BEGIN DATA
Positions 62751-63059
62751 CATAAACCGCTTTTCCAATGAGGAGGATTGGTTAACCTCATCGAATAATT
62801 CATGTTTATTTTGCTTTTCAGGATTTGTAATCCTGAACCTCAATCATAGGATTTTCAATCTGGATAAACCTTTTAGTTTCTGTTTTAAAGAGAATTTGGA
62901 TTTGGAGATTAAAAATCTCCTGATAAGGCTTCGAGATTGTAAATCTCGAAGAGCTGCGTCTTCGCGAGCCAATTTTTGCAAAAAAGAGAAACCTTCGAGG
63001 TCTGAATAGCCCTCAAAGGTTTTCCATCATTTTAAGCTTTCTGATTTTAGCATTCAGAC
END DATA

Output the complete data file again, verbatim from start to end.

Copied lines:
Positions 62751-63059
62751 CATAAACCGCTTTTCCAATGAGGAGGATTGGTTAACCTCATCGAATAATT
62801 CATGTTTATTTTGCTTTTCAGGATTTGTAATCCTGAACCTCAATCATAGGATTTTCAATCTGGATAAACCTTTTAGTTTCTGTTTTAAAGAGAATTTGGA
62901 TTTGGAGATTAAAAATCTCCTGATAAGGCTTCGAGATTGTAAATCTCGAAGAGCTGCGTCTTCGCGAGCCAATTTTTGCAAAAAAGAGAAACCTTCGAGG
63001 TCTGAATAGCCCTCAAAGGTTTTCCATCATTTTAAGCTTTCTGATTTTAGCATTCAGAC